Ivy Walobwa Ivy is a Flutter developer and technical writer who is interested in creating awesome developer experiences. She is currently a Program Assistant for the Google Africa Developer Scholarship (GADS), where she helps facilitate the learning of students across Africa.

Internationalizing your app with Flutter’s easy_localization

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Only 1 of the top 13 countries for mobile app downloads from 2019-2021 was predominately English speaking. Leveraging app localization (l10n) to adapt your app for other locales by adjusting its language, tone, look, and feel, can offer significant opportunities to reach a larger audience.

This article will introduce the easy_localization package for Flutter mobile apps and will demonstrate how to use the package to display locale-specific content based on changes in the system language.

Easy localization

Flutter’s easy_localization package provides a fast and easy solution for engineering your app to reach more users. It does more than support language translations; it also supports gender, text direction, pluralization, and more.

The package loads translation files using the Easy Localization Loader and then updates the app to use the current language set during the translations.

There are two approaches to choosing the app’s language:

  1. Selecting a language manually in the app
  2. Using the system language

In this tutorial, we’ll cover the following:

Installation and set up

To start, we’ll install and setup the easy_localization package:

Step 1: Install the package by adding it as a dependency in the pubspec.yaml file and running flutter pub get:

dependencies:
  easy_localization: ^3.0.0

Step 2: Add translation files as app assets. We’ll create an assets folder in the root directory as shown:

Assets Folder

We made a custom demo for .
No really. Click here to check it out.

In the assets folder, we’ll create an l10n folder that houses our localization JSON files. The JSON file names correspond to the different locales our app supports, for example {languageCode}.json. In the example shown above, our app supports English(en), German(de), and Arabic(ar).

The content for the three translation files can be found in this GitHub gist. The properties below have been translated to different languages:

{
  "appTitle": "...",
  "AlbertName": "...",
  "AlbertBio": "...",
  "AkhenatenName": "...",
  "AkhenatenBio":"..."
}

Step 3: Declare an assets folder in pubspec.yaml file:

flutter:
  assets:
    - assets/l10n/

Step 4: Generate locale_keys by running the following code:

flutter pub run easy_localization:generate -S assets/l10n -f keys -O lib/l10n -o locale_keys.g.dart

This command generates a locale_keys.g.dart file in a lib/l10n folder. The file contains the JSON keys from our translation files for easy access.

Next, we’ll add supported locales to the ios/Runner/Info.plist file in order for the translation to work on iOS:

<key>CFBundleLocalizations</key>
   <array>
       <string>en</string>
       <string>ar</string>
       <string>de</string>
   </array>

App configuration

Now, we’re ready to configure our app to support localization. We’ll use Flutter’s Locale class to create an identifier for the supported languages.

First, we’ll create a class containing each supported Locale:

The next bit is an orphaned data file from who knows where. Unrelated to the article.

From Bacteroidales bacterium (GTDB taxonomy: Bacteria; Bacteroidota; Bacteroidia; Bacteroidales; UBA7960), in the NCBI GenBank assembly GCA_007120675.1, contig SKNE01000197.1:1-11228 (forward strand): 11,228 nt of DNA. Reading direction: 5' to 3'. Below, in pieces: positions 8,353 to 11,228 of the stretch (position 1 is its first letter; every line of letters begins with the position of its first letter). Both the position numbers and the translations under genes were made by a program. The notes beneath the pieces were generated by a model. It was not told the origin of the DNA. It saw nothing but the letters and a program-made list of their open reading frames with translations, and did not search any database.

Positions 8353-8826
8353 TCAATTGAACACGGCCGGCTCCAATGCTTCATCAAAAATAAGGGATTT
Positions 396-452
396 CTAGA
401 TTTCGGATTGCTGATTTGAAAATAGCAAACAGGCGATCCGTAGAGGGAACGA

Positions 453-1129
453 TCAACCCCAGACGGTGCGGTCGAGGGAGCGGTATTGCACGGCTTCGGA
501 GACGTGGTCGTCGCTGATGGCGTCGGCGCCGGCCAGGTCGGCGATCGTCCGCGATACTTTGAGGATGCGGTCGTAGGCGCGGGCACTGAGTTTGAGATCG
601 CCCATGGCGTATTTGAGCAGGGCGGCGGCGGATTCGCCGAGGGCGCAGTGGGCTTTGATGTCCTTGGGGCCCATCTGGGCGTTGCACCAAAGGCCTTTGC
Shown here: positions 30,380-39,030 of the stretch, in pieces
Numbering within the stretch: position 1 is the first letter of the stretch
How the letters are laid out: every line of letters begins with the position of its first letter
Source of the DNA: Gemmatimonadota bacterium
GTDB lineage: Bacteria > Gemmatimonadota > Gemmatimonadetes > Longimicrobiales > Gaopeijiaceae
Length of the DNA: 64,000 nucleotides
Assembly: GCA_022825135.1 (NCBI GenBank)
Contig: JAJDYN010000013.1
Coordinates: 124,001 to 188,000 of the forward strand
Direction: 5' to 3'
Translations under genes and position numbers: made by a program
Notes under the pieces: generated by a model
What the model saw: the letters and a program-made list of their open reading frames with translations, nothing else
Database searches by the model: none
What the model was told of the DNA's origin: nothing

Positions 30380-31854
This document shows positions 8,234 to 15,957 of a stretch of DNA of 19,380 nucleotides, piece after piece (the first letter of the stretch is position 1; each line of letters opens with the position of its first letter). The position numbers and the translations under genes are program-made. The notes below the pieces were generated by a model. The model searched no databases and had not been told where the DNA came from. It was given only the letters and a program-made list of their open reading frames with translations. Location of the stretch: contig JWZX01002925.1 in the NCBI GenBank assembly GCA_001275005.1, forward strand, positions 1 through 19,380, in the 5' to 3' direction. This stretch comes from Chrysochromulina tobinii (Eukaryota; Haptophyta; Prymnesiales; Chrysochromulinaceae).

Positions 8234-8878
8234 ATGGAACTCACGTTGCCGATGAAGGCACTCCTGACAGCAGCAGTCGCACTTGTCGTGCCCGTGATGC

class L10n{
  static final all = [
    const Locale('en'),
    const Locale('ar'),
    const Locale('de'),
  ];
}

Next, we’ll update our main function in main.dart file as shown below:

void main() async {
  WidgetsFlutterBinding.ensureInitialized();
  await EasyLocalization.ensureInitialized();
  runApp(EasyLocalization(
    supportedLocales: L10n.all,
    path: 'assets/l10n',
    fallbackLocale: L10n.all[0],
    child: const MyApp(),
  ));
}

In this code, we ensure the Flutter widgets and EasyLocalization are correctly initialized when the app is run. This snippet adds the EasyLocalization widget to our app and passes in the supportedLocales, path, and fallbackLocale to our translation assets folder.

Finally, we add the following properties to our MaterialApp:

localizationsDelegates:context.localizationDelegates ,
supportedLocales: context.supportedLocales,
locale: context.locale,

Inside our MaterialApp, we’re able to access the EasyLocalization widget’s context. We use the EasyLocalization context to set the localizationsDelegates, supportedLocales, and the current locale.

The localizationsDelegates is set to the context‘s localizationDelegates which returns the following iterable:

 [
    delegate
    GlobalMaterialLocalizations.delegate,
    GlobalWidgetsLocalizations.delegate,
    GlobalCupertinoLocalizations.delegate
  ]

In this snippet, delegate defines the context‘s localizationDelegates.

GlobalMaterialLocalizations.delegate and GlobalCupertinoLocalizations.delegate provide localized strings and other values for their respective components libraries.

Meanwhile, the GlobalWidgetsLocalizations.delegate defines the default text direction, either left-to-right or right-to-left, for the widgets library.

With that, we’re ready to use localized components in our app.

Usage

First, we’ll create a list of authors and update their properties to use the localized values:

final authors = [
  Author(
      name: LocaleKeys.AkhenatenName.tr(),
      bio: LocaleKeys.AkhenatenBio.tr(),
      image: "https://images.quotable.dev/profile/400/akhenaten.jpg"),
  Author(
      name: LocaleKeys.AlbertName.tr(),
      bio: LocaleKeys.AlbertBio.tr(),